Producers of shows face problems at National Cultural Centre
Stabroek News
September 21, 2001

Dear Editor,

Hidden beneath the plush, recently-painted and renovated exterior and beneath the newly installed sound system of the National Cultural Centre (NCC) lie many, many silent sins.

The producers of `Silent Sins,' a production staged on September l & 2, 2001 by the Christian Performing Arts submitted scripts seven weeks before the play to the relevant official at the National Cultural Centre. No response was had up to three weeks before the play, when the producers had to seek out the official for the approval of the script.

When enquiries about a production meeting and date to paint the board at the National Cultural Centre were made we were assured that everything was on stream. After repeated attempts to reach the official it was realised that the person had proceeded on vacation and we were informed that the scripts were locked in the official's office. Hence, we had a production meeting (a meeting with all technical staff) with no scripts!

Rehearsal dates were set for August 29, 30 and 3l at the NCC. On the grand rehearsal night (full rehearsal) the standing microphones requested at the production meeting were nowhere to be seen, and we were informed, quite casually, that none would be made available until the production night. This erupted into an immediate notification of the manageress.

No response has ever been conveyed to us, and we were left to continue the rehearsal with some microphones (not working) thrown on the floor.

The sound technician, a different person from the one who took the cues for the previous two rehearsals, was off in his cues and this led to disruptions in the rehearsal.

One would have thought that with all the snags and audible disapproval from the producers, that the actual productions would have been good, but lo and behold, it got worse.

In addition to the problems with sound, the back-stage technical management was inadequate, leading to quite an amateur show from the technical staff of NCC. Many were the excuses heard from them. Acceptable? Quite the opposite.

How can one be expected to accept such a show of inadequacy not only from the management but from the staff, when one has to invest time, energy, and finance in this venture?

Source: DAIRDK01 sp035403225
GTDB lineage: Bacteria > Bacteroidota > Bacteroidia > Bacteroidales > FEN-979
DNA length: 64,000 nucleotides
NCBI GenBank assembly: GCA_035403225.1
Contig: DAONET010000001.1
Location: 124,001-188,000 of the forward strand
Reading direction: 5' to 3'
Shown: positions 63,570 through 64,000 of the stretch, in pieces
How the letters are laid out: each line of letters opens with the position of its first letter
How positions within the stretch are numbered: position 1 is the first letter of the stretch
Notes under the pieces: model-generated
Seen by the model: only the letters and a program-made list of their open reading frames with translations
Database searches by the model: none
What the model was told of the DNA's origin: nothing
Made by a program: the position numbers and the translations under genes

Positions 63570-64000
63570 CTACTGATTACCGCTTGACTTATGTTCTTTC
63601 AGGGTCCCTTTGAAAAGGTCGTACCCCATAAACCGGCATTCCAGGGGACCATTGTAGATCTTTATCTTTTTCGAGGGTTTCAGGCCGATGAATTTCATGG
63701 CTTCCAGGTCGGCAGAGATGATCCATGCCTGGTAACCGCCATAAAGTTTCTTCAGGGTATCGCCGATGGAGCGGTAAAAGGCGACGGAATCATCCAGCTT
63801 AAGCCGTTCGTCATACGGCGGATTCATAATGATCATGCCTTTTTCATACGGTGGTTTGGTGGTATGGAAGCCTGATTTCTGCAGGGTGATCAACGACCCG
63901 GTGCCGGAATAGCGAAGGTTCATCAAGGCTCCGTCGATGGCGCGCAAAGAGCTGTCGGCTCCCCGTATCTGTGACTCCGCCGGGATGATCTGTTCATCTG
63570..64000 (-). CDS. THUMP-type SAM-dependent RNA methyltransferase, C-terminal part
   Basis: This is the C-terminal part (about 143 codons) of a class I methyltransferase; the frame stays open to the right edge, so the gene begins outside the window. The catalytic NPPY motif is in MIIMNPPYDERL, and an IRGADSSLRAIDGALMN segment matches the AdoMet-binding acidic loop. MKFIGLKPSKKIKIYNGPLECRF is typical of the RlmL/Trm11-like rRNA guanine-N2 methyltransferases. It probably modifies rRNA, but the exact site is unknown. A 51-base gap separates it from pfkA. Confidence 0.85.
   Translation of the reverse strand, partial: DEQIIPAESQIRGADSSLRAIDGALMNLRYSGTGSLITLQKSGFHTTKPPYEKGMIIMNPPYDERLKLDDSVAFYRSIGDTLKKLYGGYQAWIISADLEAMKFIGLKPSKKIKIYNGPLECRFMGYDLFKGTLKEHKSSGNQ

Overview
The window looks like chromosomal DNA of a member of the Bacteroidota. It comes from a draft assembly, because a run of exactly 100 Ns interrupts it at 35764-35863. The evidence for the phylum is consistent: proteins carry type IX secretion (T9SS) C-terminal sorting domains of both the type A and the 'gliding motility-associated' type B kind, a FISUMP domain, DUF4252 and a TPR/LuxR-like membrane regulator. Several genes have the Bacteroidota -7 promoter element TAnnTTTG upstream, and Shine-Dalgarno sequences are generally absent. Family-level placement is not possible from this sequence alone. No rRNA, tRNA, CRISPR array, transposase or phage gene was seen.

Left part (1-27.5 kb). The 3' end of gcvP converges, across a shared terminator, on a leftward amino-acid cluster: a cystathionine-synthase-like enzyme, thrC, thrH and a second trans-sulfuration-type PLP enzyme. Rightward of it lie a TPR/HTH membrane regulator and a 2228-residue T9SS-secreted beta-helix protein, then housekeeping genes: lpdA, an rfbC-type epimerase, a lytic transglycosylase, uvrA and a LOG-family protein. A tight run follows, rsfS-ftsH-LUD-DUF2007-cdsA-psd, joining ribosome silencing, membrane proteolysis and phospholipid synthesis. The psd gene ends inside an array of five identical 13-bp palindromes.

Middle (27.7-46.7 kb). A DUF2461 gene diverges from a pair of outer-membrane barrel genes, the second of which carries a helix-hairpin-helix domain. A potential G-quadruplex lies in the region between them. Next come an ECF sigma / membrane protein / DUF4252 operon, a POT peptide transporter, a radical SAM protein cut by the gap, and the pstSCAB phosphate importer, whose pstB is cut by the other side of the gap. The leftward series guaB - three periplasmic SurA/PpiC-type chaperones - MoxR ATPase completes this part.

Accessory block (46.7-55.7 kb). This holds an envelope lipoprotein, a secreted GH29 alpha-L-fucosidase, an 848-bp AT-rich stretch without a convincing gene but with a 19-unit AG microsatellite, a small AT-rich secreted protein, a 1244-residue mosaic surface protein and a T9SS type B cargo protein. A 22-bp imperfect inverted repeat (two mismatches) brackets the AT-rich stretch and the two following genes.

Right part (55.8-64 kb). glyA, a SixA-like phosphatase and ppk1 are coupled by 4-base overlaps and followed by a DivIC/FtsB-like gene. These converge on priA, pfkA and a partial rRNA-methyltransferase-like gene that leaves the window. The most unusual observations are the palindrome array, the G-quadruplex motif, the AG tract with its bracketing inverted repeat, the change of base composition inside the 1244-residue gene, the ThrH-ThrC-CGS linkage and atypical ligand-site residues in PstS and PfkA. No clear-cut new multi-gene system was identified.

The cost of rental of the NCC is $40,000 per night and $30,000 per night, if the auditorium alone is used. Then one has to pay for the bar, for the ushers, for their transportation to and from the NCC, for videotaping one's own production, for set construction (in this case in excess of $60,000), for the painting of the board at NCC, for salaries for the actors/actresses, for advertisements in the media (in this case in excess of $100,000)...and the list goes on.

For one to engage in this huge task of staging a production at the NCC, one has to have faith to see it through. The behaviour of the staff of the NCC only places added stress on the producer. But the buck doesn't stop there. With the sale of tickets, NCC takes one quarter of all ticket money, regardless of whether or not a profit is made!

Amazing? Not quite. Disgraceful? We believe so! The late President Burnham would 'turn in his grave' if he knew what the institution that he inaugurated in 1972 to promote local talent, had fallen to.

Many producers are leaving, and many talents are being denied on account of the present administration of the National Cultural Centre.

Is this just a matter of one who knows not that he knows not? Or is it that he knows not and knows that he knows not but cannot help himself? Even so, it's these silent sins that have brought the downfall of local theatre in Guyana.

As a direct result, Christian Performing Arts has joined the long line of talent that has wended its way out of the NCC, never to return, unless some noteworthy change is made in the quality of management and the cost of staging a performance at the NCC.

What a sad day in theatre!

Yours faithfully,

Fitzroy and Jianna Tyrrell